Colloquium: The Saints Envisioned

On Friday 12 June, the Cult of Saints Project, in association with the Empires of Faith Project, is co-organisinga colloquium dedicated to the iconography of saints in late antique art:

The Saints Envisioned: Visual Representations of Saints in the Fourth to Eighth Centuries

Six talks will be given by members of the two project teams (Jaś Elsner, Bryan Ward-Perkins, Maria Lidova, and Efthymios Rizos) and guest speakers (John Mitchell and Ine Jacobs), discussing aspects of the emergent iconography of saints in Christian art.

Programme: http://www.ocla.ox.ac.uk/pdf/saints_envisioned_poster.pdf

Time: 12 June 2015, 9.00 – 17.00

Venue: Ertegun House, 37a St. Giles’, Oxford.

Attendance is free, but space is limited, so registration is essential. To book a place, please, write to: kelly.dixon@ertegun.ox.ac.uk

 

Project presented at key conferences in Vienna and Paris

Principal Investigator, Bryan Ward-Perkins, recently took part in two conferences (one in Vienna and one in Paris) at which he presented aspects of the Cult of Saints project.  The Vienna conference, held on 11-13 December 2014, was around the theme of ‘Linking the Mediterranean’ within the period 300-800 CE, and he opened the conference with a key-note lecture entitled ‘Did saints link the post-Roman world?’.  In this lecture he stressed that, while some saints successfully straddled wide geographical areas, the sphere of influence of most saints was purely local, or regional at best.  He also pointed out that the successful movement of saints was primarily from East to West and South to North, very seldom in the opposite directions.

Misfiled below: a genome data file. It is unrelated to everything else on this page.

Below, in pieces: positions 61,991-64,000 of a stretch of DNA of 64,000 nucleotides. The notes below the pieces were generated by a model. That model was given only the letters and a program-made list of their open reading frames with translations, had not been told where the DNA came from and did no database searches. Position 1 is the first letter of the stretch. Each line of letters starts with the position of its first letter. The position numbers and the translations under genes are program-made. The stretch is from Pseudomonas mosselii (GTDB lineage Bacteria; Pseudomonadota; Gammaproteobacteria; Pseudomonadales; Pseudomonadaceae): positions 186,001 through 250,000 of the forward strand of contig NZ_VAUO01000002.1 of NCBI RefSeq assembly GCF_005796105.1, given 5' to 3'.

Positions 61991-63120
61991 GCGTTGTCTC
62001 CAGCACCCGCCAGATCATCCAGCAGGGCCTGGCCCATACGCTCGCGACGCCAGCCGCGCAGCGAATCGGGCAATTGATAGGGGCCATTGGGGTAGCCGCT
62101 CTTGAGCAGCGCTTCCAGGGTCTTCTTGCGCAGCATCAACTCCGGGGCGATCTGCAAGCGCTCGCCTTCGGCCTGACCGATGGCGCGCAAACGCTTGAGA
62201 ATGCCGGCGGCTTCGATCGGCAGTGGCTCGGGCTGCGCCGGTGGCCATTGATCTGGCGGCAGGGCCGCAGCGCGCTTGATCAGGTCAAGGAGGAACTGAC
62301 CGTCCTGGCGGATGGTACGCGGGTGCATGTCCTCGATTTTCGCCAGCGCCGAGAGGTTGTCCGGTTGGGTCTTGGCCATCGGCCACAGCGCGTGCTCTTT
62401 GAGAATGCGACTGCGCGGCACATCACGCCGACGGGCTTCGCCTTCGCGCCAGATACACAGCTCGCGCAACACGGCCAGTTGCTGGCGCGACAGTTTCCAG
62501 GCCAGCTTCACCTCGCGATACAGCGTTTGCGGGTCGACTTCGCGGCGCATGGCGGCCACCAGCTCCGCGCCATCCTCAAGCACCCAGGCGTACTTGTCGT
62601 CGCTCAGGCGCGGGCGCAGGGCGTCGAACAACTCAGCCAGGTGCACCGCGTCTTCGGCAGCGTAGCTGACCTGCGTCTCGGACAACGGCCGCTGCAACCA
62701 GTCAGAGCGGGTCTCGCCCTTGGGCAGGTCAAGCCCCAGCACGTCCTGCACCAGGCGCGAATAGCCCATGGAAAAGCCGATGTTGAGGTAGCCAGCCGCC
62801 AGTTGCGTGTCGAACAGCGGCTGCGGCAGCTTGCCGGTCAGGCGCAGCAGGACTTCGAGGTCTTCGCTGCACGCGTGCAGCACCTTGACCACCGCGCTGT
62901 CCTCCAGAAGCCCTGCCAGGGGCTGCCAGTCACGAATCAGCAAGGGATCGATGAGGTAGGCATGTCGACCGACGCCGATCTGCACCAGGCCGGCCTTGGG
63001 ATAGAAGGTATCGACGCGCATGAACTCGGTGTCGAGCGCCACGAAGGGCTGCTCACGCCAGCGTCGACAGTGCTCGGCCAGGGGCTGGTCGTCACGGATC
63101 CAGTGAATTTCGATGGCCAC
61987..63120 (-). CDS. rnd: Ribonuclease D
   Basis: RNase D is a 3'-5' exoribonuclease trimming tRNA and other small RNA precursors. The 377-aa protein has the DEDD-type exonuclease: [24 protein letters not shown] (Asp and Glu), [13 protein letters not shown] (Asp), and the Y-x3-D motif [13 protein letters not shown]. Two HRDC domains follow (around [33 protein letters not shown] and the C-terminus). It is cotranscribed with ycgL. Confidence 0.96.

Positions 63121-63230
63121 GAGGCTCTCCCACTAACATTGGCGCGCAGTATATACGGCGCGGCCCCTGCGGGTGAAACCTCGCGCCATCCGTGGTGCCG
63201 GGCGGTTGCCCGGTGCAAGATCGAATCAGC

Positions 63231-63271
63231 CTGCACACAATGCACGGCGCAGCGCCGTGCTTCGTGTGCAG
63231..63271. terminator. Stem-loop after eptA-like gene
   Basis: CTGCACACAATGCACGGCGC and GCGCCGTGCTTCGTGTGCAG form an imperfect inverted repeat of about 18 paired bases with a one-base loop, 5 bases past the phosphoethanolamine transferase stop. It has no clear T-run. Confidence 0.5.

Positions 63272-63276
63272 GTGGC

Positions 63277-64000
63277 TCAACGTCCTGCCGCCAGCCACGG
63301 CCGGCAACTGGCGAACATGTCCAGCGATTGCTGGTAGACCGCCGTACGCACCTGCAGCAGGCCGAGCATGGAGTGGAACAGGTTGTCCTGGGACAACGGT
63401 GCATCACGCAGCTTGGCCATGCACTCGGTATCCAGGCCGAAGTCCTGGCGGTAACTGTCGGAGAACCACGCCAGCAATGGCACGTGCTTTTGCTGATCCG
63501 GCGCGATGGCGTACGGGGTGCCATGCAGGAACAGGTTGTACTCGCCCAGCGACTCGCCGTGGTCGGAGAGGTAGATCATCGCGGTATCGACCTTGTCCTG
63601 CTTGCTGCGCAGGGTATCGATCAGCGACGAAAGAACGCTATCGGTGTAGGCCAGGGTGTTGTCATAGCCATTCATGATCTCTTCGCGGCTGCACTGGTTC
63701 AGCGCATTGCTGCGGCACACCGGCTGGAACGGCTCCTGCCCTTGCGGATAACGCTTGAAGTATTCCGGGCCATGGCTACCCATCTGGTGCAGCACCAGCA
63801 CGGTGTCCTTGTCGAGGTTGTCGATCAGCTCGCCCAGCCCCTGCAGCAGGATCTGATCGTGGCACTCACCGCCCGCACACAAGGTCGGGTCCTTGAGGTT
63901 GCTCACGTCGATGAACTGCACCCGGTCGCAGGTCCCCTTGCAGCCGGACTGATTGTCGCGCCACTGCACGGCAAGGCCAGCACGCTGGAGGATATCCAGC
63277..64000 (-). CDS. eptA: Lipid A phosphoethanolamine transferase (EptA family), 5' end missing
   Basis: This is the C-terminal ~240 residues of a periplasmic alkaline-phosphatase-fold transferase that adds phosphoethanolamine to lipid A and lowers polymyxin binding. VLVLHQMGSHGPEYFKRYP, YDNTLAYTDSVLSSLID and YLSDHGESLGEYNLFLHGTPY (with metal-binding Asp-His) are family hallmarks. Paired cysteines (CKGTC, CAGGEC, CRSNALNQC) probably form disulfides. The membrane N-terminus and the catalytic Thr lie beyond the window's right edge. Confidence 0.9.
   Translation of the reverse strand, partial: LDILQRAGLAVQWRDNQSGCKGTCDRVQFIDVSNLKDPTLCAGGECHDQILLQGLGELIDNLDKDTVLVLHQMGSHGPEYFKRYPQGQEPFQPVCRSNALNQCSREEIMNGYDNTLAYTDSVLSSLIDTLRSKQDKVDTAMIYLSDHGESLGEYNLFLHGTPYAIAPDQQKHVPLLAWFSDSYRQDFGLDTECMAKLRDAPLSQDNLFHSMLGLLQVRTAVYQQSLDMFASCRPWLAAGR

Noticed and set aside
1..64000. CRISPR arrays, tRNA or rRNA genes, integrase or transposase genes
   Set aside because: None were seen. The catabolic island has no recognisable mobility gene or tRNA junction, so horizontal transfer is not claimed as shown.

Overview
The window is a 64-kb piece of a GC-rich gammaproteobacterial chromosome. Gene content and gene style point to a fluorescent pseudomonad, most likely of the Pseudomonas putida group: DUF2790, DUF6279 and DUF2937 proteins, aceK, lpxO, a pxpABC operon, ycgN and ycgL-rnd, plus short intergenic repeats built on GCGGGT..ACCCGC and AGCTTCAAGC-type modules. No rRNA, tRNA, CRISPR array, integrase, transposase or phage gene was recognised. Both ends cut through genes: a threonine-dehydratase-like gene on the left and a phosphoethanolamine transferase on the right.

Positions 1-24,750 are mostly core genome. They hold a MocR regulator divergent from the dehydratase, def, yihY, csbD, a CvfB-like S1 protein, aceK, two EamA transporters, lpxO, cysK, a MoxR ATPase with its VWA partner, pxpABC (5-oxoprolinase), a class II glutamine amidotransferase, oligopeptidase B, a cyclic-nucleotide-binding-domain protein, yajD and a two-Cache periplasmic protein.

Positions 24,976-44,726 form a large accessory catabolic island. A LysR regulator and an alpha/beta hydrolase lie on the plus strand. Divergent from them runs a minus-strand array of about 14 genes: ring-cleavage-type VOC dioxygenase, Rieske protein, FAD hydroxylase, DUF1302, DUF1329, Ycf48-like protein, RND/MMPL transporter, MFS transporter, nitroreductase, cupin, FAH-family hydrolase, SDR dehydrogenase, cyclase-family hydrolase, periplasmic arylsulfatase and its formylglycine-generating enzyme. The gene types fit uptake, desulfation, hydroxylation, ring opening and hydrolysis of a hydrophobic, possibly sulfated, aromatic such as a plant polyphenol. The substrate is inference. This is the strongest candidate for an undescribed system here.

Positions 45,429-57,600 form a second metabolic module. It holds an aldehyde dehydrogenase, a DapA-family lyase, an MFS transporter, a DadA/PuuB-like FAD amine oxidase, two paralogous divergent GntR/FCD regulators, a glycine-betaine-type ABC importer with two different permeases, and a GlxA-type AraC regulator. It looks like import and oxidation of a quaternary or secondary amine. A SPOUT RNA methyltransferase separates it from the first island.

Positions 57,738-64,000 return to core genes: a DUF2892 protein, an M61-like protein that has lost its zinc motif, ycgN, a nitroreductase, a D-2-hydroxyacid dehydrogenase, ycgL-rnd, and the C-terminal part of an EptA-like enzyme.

At the Paris conference, on ‘Approches topographiques du fait religieux’ (which examined the topography of religious practice from archaic times to Late Antiquity), he outlined how the Cult of Saints database, currently under construction, will allow scholars and the interested public to track the spread of saints’ cults throughout the Christian world, including into regions that are sometimes wrongly considered peripheral by western scholarship.  He also explored some of the problems in defining ‘cult’ and in differentiating it from what might be termed ‘encyclopaedic’ interest in the saints of other regions.’

Recent conference presentations

Project team members Marta Tycner and Robert Wiśniewski took part in the conference `Miracles and Wonders in Antiquity and Byzantium’ at the University of Cyprus (Nicosia, 16-18 October 2014). Marta was talking on the “Solomon’s throne of the Byzantine emperors: Wonder, miracle and technology” and Robert on “Spreading the belief in miracles toward the West”.

Robert Wiśniewski also presented two papers at the Central European University in Budapest: “Handling the bones. How did the late antique Christians start to touch relics?” (Institue for Advanced Study, 29 October 2014) and “And we saw it with our own eyes… The sense of vision and the cult relics in Late Antiquity” (The Cult of saints Colloquia, Department of Medieval Studies, 25 November 2014).

Forthcoming events of interest